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Essential Tools Module User's Guide

6.16 Designing an RWCollectable Class

Classes that derive from RWCollectable give you much of the functionality of such Smalltalk namesakes as Bag and SortedCollection, along with some of the strengths and weaknesses of C++.

The two greatest advantages are that they can be used by the Smalltalk-like collections, which also derive from RWCollectable, and that they are the only set of collection classes able to use the powerful polymorphic persistence machinery. Their biggest disadvantages are their relative lack of type-safety, and their relatively large object code size. Large code is typical even when these classes are used in only small doses because of their initially high overhead in code machinery.

Before we get to the nuts and bolts of how to design an RWCollectable class, let's discuss a concrete example of why you might choose to design RWCollectable classes.

6.16.1 Bus Example Scenario

Suppose you run a bus company. To automate part of your ridership tracking system, you want to write classes that represent a bus, its set of customers, and its set of actual passengers. In order to be a passenger, a person must be a customer. Hence, the set of customers is a superset of the set of passengers. Also, a person can physically be on the bus only once, and there is no point in putting the same person on the customer list more than once. As the developer of this system, you must make sure there are no duplicates on either list.

These duplicates can be a problem. Suppose that the program needs to be able to save and restore information about the bus and its customers. When it comes time to polymorphically save the bus, if your program naively iterates over the set of customers, then over the set of passengers, saving each one, any person who is both a customer and a passenger is saved twice. When the program polymorphically restores the bus, the list of passengers will not simply refer to people already on the customer list. Instead, each passenger has a separate instantiation on both lists.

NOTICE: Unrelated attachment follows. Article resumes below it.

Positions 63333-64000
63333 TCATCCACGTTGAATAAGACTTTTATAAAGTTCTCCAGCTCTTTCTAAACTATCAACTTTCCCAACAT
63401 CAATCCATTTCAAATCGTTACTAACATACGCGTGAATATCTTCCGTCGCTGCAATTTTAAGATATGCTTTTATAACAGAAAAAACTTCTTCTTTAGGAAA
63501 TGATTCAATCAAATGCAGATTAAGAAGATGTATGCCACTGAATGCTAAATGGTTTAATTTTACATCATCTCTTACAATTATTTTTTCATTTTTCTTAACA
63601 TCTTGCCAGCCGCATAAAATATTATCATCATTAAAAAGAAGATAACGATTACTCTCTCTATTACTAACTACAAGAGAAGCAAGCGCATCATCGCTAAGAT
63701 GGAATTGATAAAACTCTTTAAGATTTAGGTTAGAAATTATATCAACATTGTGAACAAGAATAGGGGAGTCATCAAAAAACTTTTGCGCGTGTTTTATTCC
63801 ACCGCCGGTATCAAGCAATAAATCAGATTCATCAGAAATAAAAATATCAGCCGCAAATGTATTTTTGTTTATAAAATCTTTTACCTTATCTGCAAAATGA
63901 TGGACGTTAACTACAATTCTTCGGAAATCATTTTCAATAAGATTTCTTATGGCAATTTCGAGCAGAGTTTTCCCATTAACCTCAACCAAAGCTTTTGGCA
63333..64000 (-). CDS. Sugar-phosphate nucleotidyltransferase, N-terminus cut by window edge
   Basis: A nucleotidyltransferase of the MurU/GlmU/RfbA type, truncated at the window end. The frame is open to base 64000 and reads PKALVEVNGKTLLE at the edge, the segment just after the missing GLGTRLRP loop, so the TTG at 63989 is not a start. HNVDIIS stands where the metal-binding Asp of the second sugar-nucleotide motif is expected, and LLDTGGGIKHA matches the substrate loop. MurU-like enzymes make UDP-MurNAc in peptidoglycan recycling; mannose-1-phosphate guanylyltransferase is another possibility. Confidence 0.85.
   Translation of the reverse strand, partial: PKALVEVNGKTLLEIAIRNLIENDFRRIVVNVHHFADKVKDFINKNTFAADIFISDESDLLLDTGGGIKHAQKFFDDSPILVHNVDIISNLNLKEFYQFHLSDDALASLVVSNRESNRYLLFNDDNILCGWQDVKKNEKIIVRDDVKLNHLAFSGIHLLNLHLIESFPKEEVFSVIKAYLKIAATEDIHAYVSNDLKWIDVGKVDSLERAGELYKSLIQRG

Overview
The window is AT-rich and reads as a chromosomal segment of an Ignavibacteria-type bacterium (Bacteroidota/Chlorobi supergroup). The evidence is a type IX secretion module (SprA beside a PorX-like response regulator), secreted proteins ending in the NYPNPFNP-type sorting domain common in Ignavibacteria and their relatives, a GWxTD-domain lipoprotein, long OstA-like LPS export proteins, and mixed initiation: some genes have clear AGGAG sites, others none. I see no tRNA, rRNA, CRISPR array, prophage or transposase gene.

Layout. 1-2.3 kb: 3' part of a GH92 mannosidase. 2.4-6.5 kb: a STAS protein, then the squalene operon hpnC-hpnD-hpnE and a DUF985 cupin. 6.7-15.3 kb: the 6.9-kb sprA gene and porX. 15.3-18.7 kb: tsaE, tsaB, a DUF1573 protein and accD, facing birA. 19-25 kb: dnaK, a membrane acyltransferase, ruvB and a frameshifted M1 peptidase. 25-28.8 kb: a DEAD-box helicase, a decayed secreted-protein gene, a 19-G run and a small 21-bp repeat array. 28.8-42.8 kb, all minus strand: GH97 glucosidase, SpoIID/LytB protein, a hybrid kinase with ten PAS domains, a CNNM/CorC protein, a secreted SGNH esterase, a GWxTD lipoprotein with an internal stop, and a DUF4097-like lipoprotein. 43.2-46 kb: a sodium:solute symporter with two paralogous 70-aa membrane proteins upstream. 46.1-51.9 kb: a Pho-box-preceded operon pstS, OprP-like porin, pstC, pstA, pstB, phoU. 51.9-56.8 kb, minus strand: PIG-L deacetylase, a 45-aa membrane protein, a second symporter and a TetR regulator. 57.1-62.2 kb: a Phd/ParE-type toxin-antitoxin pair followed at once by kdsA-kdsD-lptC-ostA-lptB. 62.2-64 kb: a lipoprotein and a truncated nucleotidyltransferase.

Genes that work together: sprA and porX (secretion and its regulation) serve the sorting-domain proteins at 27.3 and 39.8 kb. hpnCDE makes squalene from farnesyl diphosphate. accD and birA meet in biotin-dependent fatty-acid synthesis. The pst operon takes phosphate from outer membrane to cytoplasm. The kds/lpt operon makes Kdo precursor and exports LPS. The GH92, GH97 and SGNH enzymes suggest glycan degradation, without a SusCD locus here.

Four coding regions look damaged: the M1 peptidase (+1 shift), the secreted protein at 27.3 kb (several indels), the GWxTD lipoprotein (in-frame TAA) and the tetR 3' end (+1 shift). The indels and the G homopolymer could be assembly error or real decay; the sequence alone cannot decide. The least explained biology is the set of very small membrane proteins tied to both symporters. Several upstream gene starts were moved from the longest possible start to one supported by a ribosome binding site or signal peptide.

You need some way of recognizing when a person has already been polymorphically saved to the stream and, instead of saving him or her again, merely saving a reference to the previous instance.

6.16.2 The Role of RWCollectable

This is the job of class RWCollectable. Objects that inherit from RWCollectable have the ability to save not only their contents, but also their relationships with other objects that inherit from RWCollectable. We call this feature isomorphic persistence. Class RWCollectable has isomorphic persistence, but more than that, it can determine at run time the type of the object to be saved or restored. We call the type of persistence provided by RWCollectable polymorphic persistence, and recognize it as a superset of isomorphic persistence.

Polymorphic persistence is the storage and retrieval of objects to and from a stream or file in such a way that pointer relationships are preserved among persisted objects, which can be restored without the restoring process knowing the object's type. Polymorphic, isomorphic, and simple persistence are all covered in detail in Chapter 9, "Persistence."

6.16.3 Bus Example Code

The code below shows how we might declare the classes described in the previous section. Later we will use the macro RWDECLARE_COLLECTABLE and discuss our function choices. You will find the complete code from which this example is taken at the end of this chapter; it is also given as the bus example in the buildspace\examples\tools directory.

Note how both classes inherit from RWCollectable. We have chosen to implement the set of customers by using class RWSet, which does not allow duplicate entries. This will guarantee that the same person is not entered into the customer list more than once. For the same reason, we have also chosen to implement the set of passengers using class RWSet. However, we have chosen to have this set live on the heap. This will help illustrate some points in the coming discussion.

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